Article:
ACM Computing Surveys

Concurrency control: Methods, performance, and analysis

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Standard locking (two-phase locking with on-demand lock requests and blocking upon lock conflict) is the primary concurrency control (CC) method for centralized databases. The main source of performance degradation with standard locking is blocking, whereas transaction (txn) restarts to resolve deadlocks have a secondary effect on performance. We provide a performance analysis of standard locking that accurately estimates its performance degradation leading to thrashing. We next introduce two sets of methods to cope with its performance limitations. Restart-oriented locking methods selectively abort txns to increase the level of concurrency for active txns with respect to standard locking in high-contention environments. For example, the running-priority method aborts blocked txns based on the essential blocking principle, which only allows blocking by active txns. The wait-depth-limited (WDL) method further minimizes wasted processing by basing abort decisions on the progress made by a txn. Restart waiting serves as a load-control mechanism by deferring the restart of an aborted txn until conflicting txns have left the system. These two methods have performance superior to other restart-oriented methods and standard locking in high-contention environments. In two-phase processing methods an aborted txn may continue its first phase of execution in "virtual" mode, that is, without requesting any locks, prefetching data for its second execution phase. The second execution phase is shorter since no disk I/O is required, resulting in a lower effective degree of txn concurrency and less data contention. This method is effective provided access invariance prevails; that is, txns access the same set of objects in the second phase as they did in the first. The optimistic die method is appropriate for the first phase and the optimistic kill method for further phases. Lock preclaiming instead of the optimistic kill method in the second phase prevents further restarts, which is a weak point of the optimistic CC method due to the quadratic effect, that is, the probability of failed validation increases as the square of txn size. Several two-phase processing methods are described and shown to outperform restart-oriented locking methods in high-contention environments provided adequate hardware resources are available. This tutorial reviews CC methods based on standard locking, restart-oriented locking methods, two-phase processing methods including optimistic CC, and hybrid methods (combining optimistic CC and locking) in centralized systems. Its main goals are as follows: (i) succinctly specify CC methods of interest; (ii) describe models for performance evaluation of CC methods, including new models that alleviate some of the shortcomings of models used in earlier studies; (iii) compare the performance of CC methods; (iv) list insights gained from analytic and simulation studies; (v) review methods to relieve the level of lock contention: special methods for indices and aggregate data; modified txn structures; and relaxed levels of consistency for queries; (vi) survey performance evaluation studies of CC methods; (vii) illustrate the applicability of basic analytic methods to evaluating the performance of CC methods; and (viii) suggest areas of further investigation.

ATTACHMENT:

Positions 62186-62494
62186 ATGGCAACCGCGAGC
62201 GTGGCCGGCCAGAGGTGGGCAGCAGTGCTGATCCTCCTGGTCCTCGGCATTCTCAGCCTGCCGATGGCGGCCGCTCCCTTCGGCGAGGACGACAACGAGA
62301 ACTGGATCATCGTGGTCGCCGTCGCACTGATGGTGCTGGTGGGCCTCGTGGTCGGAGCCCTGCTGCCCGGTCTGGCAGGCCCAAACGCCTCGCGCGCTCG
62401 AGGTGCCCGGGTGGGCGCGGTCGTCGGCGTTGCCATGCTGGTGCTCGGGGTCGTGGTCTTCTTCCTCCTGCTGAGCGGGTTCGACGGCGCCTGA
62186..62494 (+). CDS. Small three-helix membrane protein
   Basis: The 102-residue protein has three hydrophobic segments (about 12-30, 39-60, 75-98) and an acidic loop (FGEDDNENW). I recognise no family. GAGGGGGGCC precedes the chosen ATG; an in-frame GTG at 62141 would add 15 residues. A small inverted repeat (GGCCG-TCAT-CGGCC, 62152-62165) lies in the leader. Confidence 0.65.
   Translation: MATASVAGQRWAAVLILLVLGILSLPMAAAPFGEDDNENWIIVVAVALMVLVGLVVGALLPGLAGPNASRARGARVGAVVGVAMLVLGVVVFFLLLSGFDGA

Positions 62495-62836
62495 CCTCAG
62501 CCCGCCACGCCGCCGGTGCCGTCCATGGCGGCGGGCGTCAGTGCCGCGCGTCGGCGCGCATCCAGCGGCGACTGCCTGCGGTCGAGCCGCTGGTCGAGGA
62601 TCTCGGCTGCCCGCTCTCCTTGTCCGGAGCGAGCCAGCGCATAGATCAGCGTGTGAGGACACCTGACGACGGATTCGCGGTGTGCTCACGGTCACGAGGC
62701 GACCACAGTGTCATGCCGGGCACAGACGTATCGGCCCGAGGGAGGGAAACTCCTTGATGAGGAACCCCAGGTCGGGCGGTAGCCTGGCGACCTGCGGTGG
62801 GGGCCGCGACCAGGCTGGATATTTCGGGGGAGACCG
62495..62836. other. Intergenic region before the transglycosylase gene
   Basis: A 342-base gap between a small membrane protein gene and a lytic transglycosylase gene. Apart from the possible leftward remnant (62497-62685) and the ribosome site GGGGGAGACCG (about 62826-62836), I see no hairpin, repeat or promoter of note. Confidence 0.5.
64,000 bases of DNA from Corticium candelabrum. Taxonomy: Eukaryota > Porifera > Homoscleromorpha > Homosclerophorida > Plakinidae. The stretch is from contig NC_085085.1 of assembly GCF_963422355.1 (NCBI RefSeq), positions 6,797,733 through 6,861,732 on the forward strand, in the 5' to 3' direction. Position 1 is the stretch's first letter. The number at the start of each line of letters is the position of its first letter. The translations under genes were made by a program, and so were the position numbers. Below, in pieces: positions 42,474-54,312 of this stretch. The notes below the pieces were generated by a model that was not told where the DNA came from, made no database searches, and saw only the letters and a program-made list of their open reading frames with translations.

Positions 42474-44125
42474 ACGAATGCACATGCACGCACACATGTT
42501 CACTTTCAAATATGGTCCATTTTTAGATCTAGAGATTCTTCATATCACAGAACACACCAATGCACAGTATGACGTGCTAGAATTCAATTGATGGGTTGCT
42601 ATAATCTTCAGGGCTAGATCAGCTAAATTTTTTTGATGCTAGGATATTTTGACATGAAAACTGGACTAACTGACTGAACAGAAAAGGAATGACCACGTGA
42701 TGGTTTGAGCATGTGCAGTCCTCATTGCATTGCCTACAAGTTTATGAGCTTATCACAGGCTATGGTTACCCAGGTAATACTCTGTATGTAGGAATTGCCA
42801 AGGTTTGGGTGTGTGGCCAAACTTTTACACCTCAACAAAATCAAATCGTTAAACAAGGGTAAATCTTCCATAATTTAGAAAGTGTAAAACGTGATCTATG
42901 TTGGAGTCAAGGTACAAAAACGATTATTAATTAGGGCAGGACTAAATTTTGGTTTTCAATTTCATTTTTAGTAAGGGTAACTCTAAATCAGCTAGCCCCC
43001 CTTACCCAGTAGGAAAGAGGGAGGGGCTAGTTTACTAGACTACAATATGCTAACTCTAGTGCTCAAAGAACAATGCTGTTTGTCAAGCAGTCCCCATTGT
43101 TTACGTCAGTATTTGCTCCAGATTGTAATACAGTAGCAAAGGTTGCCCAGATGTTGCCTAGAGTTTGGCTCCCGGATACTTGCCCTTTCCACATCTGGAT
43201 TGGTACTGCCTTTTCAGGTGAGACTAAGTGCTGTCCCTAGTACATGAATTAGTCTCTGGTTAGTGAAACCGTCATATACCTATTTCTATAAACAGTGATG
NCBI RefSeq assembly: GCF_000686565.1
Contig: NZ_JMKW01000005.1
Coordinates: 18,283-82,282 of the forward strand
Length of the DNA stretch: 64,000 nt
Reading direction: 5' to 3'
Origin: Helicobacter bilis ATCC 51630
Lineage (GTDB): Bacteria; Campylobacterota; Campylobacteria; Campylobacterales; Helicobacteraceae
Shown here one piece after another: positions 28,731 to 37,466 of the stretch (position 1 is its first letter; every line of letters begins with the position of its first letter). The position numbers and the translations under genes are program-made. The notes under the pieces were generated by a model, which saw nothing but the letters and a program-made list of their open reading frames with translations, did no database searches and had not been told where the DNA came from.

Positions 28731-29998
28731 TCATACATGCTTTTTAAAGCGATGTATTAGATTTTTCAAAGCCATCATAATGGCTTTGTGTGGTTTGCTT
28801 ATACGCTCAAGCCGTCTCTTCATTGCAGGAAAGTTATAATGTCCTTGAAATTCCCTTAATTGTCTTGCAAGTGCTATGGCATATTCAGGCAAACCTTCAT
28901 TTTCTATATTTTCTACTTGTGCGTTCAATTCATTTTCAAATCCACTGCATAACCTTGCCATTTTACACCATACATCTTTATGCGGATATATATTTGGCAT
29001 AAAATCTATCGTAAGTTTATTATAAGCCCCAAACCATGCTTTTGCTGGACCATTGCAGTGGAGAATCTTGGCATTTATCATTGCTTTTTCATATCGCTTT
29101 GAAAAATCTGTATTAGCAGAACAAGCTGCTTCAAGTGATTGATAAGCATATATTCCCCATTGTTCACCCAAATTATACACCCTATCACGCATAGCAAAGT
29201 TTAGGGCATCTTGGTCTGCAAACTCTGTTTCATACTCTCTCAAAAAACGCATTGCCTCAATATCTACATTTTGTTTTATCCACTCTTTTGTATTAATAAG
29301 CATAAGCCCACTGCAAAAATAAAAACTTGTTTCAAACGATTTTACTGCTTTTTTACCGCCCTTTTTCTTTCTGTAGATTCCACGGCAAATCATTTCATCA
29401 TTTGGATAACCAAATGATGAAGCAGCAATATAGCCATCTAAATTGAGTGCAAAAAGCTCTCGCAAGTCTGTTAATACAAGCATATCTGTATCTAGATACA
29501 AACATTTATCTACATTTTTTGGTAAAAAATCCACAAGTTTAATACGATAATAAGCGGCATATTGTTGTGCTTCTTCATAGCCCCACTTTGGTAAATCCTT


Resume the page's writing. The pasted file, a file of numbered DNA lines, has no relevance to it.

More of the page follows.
ACM Computing Surveys